Two sides of fiction, one road to empathy

His choice surprised me not only because both of us spend our time reading the Booker prize shortlists. I couldn’t imagine someone like him taking time out to read Harry Potter— which, I discovered, revealed much more about my prejudice than about his taste.

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The Archaeology of Slavery & Book Review: “Homegoing” by Yaa Gyasi

I imagined her watching any non-survivors being hurled into something like the adjacent Cemiterio dos Novos Pretos, the Cemetary of New Blacks, the site of the largest slave cemetery in the Americas, where tens of thousands of bodies had been dumped and incinerated upon arrival in Rio de Janeiro. Such violence affected every generation that followed her, including those who are struggling to maintain the site

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Book Review: “War & Turpentine” by Stefan Hertsman

“I don’t like reading movies much” is how I often describe my rejection of contemporary literature that relies heavily on the surprising turns and twists of plot, because I’ve often found that the degree to which such stories are entertaining, they are bereft of the lyricism that invokes reflection and the lingering taste of beauty.  […]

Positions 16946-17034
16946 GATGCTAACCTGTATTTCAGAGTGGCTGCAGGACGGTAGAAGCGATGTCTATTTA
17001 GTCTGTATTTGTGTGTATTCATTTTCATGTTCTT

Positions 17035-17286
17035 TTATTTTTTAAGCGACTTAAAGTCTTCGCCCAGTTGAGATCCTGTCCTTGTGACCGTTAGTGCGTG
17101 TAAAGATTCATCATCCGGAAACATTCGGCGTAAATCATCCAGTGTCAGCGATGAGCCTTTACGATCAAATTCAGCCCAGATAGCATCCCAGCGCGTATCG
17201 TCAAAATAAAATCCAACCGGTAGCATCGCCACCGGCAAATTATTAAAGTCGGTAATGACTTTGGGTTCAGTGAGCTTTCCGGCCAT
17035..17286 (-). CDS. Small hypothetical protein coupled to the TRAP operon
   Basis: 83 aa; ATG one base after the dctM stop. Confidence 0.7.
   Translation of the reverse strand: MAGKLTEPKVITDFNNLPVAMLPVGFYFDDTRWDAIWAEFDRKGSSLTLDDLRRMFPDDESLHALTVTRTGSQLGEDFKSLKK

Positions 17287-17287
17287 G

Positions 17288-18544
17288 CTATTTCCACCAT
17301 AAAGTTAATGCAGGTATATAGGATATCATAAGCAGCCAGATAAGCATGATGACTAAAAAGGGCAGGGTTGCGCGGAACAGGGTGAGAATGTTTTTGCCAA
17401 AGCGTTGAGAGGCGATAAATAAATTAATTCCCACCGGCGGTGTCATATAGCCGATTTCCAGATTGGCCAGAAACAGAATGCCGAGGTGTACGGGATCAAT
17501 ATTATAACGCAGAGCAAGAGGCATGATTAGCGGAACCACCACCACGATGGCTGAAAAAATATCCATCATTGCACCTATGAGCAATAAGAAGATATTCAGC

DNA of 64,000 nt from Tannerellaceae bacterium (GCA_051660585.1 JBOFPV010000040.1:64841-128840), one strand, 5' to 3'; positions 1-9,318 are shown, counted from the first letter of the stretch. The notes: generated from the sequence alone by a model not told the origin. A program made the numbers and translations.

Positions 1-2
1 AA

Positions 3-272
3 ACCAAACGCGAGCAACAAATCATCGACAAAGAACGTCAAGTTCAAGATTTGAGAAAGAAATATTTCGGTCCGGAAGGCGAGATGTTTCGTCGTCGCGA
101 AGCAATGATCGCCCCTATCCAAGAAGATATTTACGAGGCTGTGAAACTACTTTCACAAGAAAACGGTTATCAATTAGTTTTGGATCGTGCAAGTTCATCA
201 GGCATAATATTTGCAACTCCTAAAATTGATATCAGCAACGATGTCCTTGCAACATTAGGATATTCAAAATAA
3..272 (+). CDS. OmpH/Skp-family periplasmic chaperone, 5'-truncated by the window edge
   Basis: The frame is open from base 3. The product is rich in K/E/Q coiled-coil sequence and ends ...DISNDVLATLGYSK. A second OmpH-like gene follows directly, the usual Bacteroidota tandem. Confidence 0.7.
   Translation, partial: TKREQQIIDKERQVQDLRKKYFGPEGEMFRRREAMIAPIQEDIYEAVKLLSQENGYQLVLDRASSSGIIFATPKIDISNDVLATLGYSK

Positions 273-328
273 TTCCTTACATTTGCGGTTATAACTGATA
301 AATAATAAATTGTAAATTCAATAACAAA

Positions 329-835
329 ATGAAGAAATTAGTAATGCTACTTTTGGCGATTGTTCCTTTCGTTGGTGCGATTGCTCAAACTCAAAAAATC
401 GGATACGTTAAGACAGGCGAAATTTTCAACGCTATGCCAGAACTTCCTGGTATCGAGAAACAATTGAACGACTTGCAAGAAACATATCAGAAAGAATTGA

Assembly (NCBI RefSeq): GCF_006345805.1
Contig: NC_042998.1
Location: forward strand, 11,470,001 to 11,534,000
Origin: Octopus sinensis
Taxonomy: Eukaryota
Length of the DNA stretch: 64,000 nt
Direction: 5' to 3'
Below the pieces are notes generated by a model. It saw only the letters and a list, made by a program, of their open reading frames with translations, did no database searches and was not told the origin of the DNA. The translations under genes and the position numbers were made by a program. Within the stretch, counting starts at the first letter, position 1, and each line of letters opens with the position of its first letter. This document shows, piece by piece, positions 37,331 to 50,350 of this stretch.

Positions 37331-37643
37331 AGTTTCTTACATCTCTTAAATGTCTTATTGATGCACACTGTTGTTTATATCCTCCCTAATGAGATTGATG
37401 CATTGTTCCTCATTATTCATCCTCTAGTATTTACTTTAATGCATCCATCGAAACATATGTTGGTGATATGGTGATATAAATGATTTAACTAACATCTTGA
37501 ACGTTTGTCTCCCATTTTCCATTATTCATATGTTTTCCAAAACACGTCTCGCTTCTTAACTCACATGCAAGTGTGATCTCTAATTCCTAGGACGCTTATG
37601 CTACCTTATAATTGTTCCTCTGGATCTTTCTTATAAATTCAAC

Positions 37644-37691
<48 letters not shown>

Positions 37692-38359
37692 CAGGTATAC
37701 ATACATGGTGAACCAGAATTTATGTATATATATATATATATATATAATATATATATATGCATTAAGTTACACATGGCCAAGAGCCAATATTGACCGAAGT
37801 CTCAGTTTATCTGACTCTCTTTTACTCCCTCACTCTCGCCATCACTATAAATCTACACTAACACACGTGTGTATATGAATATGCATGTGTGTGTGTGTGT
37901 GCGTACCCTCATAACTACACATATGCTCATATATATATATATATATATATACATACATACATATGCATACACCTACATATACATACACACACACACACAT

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Just because you cannot see the Order doesn’t mean there isn’t One

May I look at your books is a question I think that no one of my generation or older would make. It came from a younger friend, as if asking to read something secretive, like a diary. “Of course!” I responded. A quick scan resulted in wide eyes, “This is chaos!” “There is no such […]

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Book review: ‘The Freethinker’s Prayer Book’ by Khushuwant Singh

I was surprised to find that it was not one of his excruciatingly irreverent novels, filled with acidic, sidesplitting truths about what people really do. It was his own very personal collection of some of literature’s greatest verses and aphorisms of writers, prophets, poets, philosophers, mystics and saints to support his “own religion”: a religion of a man who “does not believe in God”.

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Book review: Tolstoy’s Hadji Murat

The brilliant flower of a Tartar thistle stubbornly clinging to the middle of a field was the vision that provoked the memory of the great writer, recollecting the story he had heard of as a young man visiting the Caucasus. It was the tale of the famous Chechen rebel, Hadji Murat, whose unwavering allegiance to […]

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